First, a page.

Category Archives: workshop teaching

Step Two: Design a classroom experience to keep your students working without points #StopGrading

Will students still do the work you assign if you don’t give them points for it? Yes–especially if the work is valuable to them. In the previous post in this series, I outlined what I thought it should mean for … Continue reading

Posted in #StopGrading, blog series, CCSS, fall 2016 blog series, grading, making change, not grading, workshop teaching | Leave a comment

I asked my students, and here’s what they said worked and didn’t work in my classroom last year

Every spring, I survey my students somehow about their experience in my class so I can work to improve for the following year. This year and last year I landed on a format for this survey that has yielded some … Continue reading

Posted in 21st century teaching and learning, CCSS, grading, making change, not grading, planning, reflections, student feedback, using data, workshop teaching, writer's notebooks | Tagged , | Leave a comment

My workshop manifesto for the next school year #UNHLit16

As I reflect back over the last three days at #UNHLit16, my mind wants to throw down a manifesto regarding things I’ll focus on to improve my reading/writing workshop classroom for the next school year. (In case you’re keeping track, … Continue reading

Posted in #UNHLit16, colleagues, conferring, engagement, gratitude, making change, on the road again, planning, professional development, reflections, teacher geek moments, teaching, things made of awesome, workshop teaching, writer's notebooks | Leave a comment

Planning a Scaffold #UNHLit16

One Year One Unit One Class This is the planning framework that Penny Kittle and Kelly Gallagher used today to walk us through their thinking about how to make sure they increase the volume of their students’ reading and writing. It was … Continue reading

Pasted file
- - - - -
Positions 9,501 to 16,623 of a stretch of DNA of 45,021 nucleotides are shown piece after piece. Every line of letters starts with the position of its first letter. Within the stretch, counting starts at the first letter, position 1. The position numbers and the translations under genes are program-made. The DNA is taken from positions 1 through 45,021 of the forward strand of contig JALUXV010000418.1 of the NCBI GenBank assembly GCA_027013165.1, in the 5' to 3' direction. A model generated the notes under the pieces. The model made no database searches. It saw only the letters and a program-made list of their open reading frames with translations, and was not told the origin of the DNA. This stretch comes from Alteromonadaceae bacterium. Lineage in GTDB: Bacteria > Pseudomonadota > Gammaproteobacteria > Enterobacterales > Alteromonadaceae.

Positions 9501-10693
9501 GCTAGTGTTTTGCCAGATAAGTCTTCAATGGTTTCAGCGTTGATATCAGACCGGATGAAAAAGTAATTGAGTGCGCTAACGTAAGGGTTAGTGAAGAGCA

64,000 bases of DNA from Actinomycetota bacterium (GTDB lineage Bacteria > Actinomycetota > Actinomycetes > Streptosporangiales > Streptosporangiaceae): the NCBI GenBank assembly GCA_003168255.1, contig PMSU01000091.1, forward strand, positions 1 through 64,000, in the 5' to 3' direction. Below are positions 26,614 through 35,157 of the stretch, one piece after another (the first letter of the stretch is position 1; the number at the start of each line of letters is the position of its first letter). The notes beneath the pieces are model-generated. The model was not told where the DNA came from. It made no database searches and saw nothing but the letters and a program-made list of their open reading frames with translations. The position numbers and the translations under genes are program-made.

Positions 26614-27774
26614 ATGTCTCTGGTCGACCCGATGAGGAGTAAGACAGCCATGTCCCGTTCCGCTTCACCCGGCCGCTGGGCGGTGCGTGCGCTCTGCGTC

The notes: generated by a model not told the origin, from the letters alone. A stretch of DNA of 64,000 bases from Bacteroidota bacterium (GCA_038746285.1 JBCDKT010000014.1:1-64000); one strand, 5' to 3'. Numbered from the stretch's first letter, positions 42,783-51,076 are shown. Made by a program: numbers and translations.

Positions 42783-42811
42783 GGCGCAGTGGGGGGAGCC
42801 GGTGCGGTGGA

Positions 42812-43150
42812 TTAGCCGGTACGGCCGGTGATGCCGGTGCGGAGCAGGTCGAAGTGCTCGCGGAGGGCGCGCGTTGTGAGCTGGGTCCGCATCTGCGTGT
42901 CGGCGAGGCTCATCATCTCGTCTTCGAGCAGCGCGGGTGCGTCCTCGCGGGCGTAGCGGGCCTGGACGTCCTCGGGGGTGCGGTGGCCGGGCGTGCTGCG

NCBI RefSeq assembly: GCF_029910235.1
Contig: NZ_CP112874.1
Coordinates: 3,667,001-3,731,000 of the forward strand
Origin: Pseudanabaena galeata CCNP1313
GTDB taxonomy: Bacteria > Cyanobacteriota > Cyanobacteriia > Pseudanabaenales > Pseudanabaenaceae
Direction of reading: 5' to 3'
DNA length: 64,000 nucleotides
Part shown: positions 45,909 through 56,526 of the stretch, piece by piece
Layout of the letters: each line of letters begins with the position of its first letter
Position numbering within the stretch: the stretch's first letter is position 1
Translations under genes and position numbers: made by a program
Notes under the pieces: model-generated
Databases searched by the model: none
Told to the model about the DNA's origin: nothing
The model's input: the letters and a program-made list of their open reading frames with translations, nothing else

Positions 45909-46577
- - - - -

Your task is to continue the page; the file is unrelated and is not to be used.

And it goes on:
Posted in #UNHLit16, collaboration, engagement, literacy, making change, not grading, planning, professional development, reflections, teaching reading, teaching writing, time, workshop teaching | 8 Comments

My core beliefs as a teacher #UNHLit16

Why are you choosing to do what you’re choosing to do? What are your core beliefs as a teacher? @pennykittle @KellyGtoGo That’s something I would have tweeted had I been tweeting during our time today with Penny Kittle and Kelly Gallagher … Continue reading

Posted in #UNHLit16, colleagues, cultivating real learning, engagement, grading, gratitude, making change, not grading, on the road again, professional development, reflections, teaching, things made of awesome, workshop teaching | Leave a comment

When building a classroom library for reading workshop is not practical

In my incremental movement toward a high school reading/writing workshop classroom, one piece I’ve struggled with is the classroom library. I see photos of Penny Kittle’s classroom library, and I get anxious to create the same for my students. I … Continue reading

Posted in 21st century teaching and learning, literacy, making change, reading, teaching reading, workshop teaching | 1 Comment

School Ruined Reading. Ellison Brought Me Back

I recently went through the books on my shelves in my office at school. There on the shelf, back behind a stack of assorted novels, was Invisible Man by Ralph Ellison. It was not just any copy of this book. … Continue reading

Posted in literacy, reading, reflections, teaching literature, teaching reading, workshop teaching | 3 Comments

#NCTE15 Day Two Blog Post: 16 Pages of Notes

I took 16 pages of notes today. Four sessions. Four awesome sessions. But first, a bit of a flashback to yesterday: So Jay and I have attended this conference together for four years in a row, bringing various colleagues with … Continue reading

Posted in #NCTE15, 21st century teaching and learning, assessment, CCSS, colleagues, making change, not grading, reflections, things made of awesome, workshop teaching | 1 Comment

A blog post about why there haven’t been blog posts

In my head I’ve started many blog posts over the last several weeks. There was this blog post idea: This article claims (based on research) that kids who use computers in school daily have lower test scores. But it doesn’t say … Continue reading

Posted in balancing, gratitude, muddling through, on the road again, presenting, teaching writing, technology, workshop teaching | 1 Comment

Are you doing “Workshop?”

I was asked that question back at the beginning of the year. “Are you doing workshop?” The follow up questions usually revolve around something like ‘how will you fit it in?’ or ‘what will you not do?’ These questions reveal … Continue reading

Posted in 21st century teaching and learning, cultivating real learning, teaching paradigm, workshop teaching | Tagged , , , , | 1 Comment